John didn't speak for several minutes. In the meantime, Sherlock simply sat and observed his only friend, his brows furrowed, fingers steepled, his wings still. When he did speak, his voice betrayed strain and heartbreak…but by some unseen strength he was able to keep his voice low and steady, unwavering. "If I had one last thing to say to you, if I knew I was going to die…if I could just give you one morsel of hope to cling to…can you deduce what I'd say, Sherlock? Can you?"

Reluctantly, Sherlock slowly shook his beautiful head. "You know me, John. And you've always known that I do not fully understand sentiment."

John looked down, his tongue between his teeth. "I would tell you how much you meant to me. How much I loved you. How you were the best, most complicated, most infuriating and wonderful thing to come into my life. And I'd tell you to keep strong and continue being great, because you don't know how to do anything else. You would be…my last thought. Not Harry, not my parents…you. Because I wouldn't lie to you, Sherlock, not in my final moments. I wouldn't keep it bottled up, hoping that by some miraculous happenstance I could get a chance later… And you couldn't even give me that." John pinched the bridge of his nose, tears cascading down his cheeks, the bottle of beer dropped, its contents leaking into the floorboards.

Sherlock reached out, forgetting that he couldn't touch John.

"Answer me one thing. And if you can't…" he left the statement hanging, knowing Sherlock could deduce the rest for himself. "Tell me the truth, Sherlock Holmes. Do you really, truly, honestly believe that anything short of a miracle from God himself could pull me past the pain of losing you?"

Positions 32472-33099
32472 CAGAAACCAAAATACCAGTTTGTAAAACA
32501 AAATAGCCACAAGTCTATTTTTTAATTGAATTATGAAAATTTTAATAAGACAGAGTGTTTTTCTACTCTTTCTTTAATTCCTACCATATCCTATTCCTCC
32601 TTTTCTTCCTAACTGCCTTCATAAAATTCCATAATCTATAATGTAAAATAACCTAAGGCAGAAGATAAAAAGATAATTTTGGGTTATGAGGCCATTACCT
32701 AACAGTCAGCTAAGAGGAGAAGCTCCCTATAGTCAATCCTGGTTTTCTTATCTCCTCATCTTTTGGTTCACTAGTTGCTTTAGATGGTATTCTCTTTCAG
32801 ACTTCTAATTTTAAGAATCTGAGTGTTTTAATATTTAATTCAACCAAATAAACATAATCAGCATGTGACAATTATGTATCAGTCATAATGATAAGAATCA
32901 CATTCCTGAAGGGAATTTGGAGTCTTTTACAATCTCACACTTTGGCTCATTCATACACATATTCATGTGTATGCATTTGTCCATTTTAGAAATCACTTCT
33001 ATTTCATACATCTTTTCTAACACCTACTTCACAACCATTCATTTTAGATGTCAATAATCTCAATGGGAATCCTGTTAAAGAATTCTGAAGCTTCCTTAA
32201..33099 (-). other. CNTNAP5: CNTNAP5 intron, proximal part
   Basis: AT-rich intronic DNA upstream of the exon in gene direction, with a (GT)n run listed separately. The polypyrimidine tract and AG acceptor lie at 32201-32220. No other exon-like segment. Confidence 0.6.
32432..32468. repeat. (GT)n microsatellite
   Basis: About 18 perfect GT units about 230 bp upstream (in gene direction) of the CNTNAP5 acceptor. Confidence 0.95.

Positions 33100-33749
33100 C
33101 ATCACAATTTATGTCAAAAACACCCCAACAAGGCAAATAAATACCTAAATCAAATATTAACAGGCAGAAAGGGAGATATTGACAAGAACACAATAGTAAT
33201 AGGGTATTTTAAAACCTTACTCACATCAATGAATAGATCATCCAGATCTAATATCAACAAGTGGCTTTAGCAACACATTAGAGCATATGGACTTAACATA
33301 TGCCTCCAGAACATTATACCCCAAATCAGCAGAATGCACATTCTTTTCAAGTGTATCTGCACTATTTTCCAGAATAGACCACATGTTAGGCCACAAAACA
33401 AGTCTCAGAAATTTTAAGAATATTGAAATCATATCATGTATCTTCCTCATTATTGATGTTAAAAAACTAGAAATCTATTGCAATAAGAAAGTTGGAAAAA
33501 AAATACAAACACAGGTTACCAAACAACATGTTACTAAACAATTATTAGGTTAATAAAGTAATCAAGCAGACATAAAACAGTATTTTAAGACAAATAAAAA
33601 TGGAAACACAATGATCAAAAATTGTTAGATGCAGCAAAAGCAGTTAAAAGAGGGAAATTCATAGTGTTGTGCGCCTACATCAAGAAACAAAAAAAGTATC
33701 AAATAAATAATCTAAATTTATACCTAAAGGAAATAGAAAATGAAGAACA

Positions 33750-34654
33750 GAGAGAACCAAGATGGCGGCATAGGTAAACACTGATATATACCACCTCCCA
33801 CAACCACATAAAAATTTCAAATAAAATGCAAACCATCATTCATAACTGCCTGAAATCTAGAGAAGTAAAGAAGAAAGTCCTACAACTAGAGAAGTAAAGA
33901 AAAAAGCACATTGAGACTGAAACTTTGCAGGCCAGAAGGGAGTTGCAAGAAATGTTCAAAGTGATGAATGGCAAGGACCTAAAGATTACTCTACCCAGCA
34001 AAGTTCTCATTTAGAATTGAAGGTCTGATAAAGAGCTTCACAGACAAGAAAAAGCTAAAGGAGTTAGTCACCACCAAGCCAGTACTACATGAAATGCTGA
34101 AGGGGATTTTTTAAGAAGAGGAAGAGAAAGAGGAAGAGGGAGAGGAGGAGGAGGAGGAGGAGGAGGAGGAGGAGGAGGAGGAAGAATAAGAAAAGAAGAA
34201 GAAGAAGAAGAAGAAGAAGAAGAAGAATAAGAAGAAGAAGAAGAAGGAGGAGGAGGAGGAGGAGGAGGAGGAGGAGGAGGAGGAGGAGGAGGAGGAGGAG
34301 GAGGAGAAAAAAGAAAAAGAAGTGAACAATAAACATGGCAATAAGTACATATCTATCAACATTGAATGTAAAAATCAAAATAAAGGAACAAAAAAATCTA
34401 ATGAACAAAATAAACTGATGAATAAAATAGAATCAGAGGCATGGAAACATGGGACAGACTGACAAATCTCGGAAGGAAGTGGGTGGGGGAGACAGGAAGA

Sherlock sat in silence for a moment before dropping his gaze to the floor between them. "No."

"Then it seems we're at a crossroads. There are only two things that could possibly come from this. One, you cannot give me, and the other you do not want. So tell me, which do you choose? Because to tell you the truth I don't know how much longer I can go without picking for myself, and we both know which one I'd take."

"John, I would move heaven and earth—"

"Then move them!" John burst angrily, his hands clenched into fists. "For the sake of all that is good and precious to you, move them."

Pain coursed through Sherlock's silent heart with more strength than any fear he'd felt in life. "I can't," he whispered sadly. "I don't have the power or the authority to do that, as much as I want to. John. I cannot."

"Then go."


"Just go. The agony I'm feeling intensifies whenever I look at you, so just go. I don't have the strength to deal with this right now."

So the angel Sherlock rose to his feet, his features drawn in sadness. "I never really left you, John. I'll always be here if you need me."

John shook his head. "No, you won't, because what I need is to be able to touch you."

Sherlock faded away.